WASHINGTON — President Clinton is planning to unveil a new relief package today for workers and communities expected to be hit in this year's round of military base closings, but the effort is likely to be a modest one, Administration officials said Tuesday.
Administration strategists said that Clinton will release about $80 million in grants for workers and localities that had been approved by Congress in the fiscal 1993 budget but was frozen by the George Bush Administration.
He also will approve the use of $1.35 billion in unspent funds--part of last year's broader congressional "defense conversion" program--to provide early retirement incentives for military personnel and Defense Department workers and to help subsidize efforts by smaller defense firms to develop products to sell in commercial markets.
Officials said the Administration will ask Congress for about $1.7 billion in defense conversion funds for fiscal 1994, which begins Oct. 1--the same amount that Congress had appropriated for the current fiscal year, most of which Bush had declined to spend.
Even so, both government and private analysts said that the money is not likely to go very far in helping workers--especially those in the slumping California economy--who may be laid off in the current round of base closings. Analysts said that most such programs have only a marginal impact and that the real solution to creating jobs for displaced workers is to spur the economy.
In Orange County, where El Toro Marine Corps Air Station is one of nine California bases mentioned for possible closure, officials Tuesday did not even want to consider the possibility of layoffs or base conversion.
The Orange County Board of Supervisors, in a stern missive to the Defense Department, blasted any effort to close El Toro as a potential crippling blow to the local economy. Adding the planned shutdown of the Marine Corps Air Station at Tustin scheduled for 1997, the possible loss to the community has been pegged at $1 billion annually.
"The people of our county and the region all stand to lose if this major economic factor is removed from the equation," Supervisor Thomas F. Riley said Tuesday at the board's regular meeting. El Toro is in Riley's sprawling South County district.
Defense Secretary Les Aspin is scheduled to begin the base closing process on Friday by unveiling a list of suggested shutdowns that he will send to the independent Defense Base Closure and Realignment Commission. That panel has until July 1 to recommend closures.
Defense officials have speculated that the closure list will include at least 30 major military installations, with recommendations that as many as 150 others--mainly depots and smaller sites--be consolidated or cut back.
Officials said that California--where 17 bases have been ordered to be closed since 1988--is expected to be particularly hard-hit once again. Lawmakers already have begun lobbying to ward off some of the expected shutdowns.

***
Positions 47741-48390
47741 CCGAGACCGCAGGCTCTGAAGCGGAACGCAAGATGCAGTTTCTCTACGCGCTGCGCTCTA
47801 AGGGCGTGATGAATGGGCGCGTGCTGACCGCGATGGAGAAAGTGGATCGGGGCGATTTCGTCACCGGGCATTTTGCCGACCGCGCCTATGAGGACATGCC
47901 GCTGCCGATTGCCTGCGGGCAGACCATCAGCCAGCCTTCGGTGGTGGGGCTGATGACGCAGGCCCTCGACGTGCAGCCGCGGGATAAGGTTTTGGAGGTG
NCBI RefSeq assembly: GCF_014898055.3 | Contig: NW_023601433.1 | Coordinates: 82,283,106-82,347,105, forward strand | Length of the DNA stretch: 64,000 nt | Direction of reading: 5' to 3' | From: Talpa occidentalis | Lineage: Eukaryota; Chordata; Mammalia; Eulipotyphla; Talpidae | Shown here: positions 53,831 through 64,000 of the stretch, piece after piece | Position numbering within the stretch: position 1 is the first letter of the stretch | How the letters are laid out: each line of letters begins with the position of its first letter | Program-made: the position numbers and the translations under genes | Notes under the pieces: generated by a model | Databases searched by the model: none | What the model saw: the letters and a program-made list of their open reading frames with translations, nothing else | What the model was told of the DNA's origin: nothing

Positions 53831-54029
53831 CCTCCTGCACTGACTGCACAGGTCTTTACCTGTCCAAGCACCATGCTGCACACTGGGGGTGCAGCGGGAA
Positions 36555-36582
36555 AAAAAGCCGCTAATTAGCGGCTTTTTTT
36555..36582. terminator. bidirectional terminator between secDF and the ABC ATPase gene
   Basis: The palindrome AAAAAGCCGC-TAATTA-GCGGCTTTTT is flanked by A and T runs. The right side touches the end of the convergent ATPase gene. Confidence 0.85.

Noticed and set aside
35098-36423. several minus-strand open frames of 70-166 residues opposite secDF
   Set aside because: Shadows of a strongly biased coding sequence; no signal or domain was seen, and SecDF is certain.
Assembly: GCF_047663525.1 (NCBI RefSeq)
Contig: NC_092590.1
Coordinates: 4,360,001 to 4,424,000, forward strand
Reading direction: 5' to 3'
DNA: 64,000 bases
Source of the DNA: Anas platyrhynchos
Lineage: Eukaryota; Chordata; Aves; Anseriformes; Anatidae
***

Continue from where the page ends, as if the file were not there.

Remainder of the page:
Part of the Navy plan proposes the consolidation of naval facilities into two or three "megaports," possibly at Norfolk, Va., Kings Bay, Ga., or San Diego. The Navy also would close its aviation depot at Pensacola, Fla., and a shipyard in Charleston, S.C.
Aspin, who was on Capitol Hill Tuesday conferring with lawmakers from California and other affected states, has warned that this year's list will be especially long--"the mother of all base closing lists," as he put it during a television interview on Sunday.
The bases likely to be affected in California include Alameda Naval Air Station, naval shipyards at Mare Island and Long Beach, El Toro Marine Corps Air Station, March and McClellan Air Force bases, Oakland Navy Supply Center, Treasure Island Naval Station and the Presidio in Monterey.
Members of California's congressional delegations continued to put pressure on the Administration to go easier on the state, on grounds that California already was hit hard in 1988 and 1991 closures.
Sen. Dianne Feinstein (D-Calif.), in a speech on the Senate floor, urged that the state's bleak economic conditions be considered before any more bases are closed in the state. She also met with Aspin to plead California's case.
Feinstein warned that if all the California bases on the list are closed, the move would have a direct effect on 77,000 military and civilian jobs and could have an indirect effect on almost 230,000 more. The state already has an unemployment rate of 9.8%.
During a White House meeting with other Democrats, Sen. Barbara Boxer (D-Calif.) handed Clinton a "personal plea on behalf of the people of California for fair consideration."
Times staff writers James Bornemeier in Washington and Kevin Johnson in Orange County contributed to this story.
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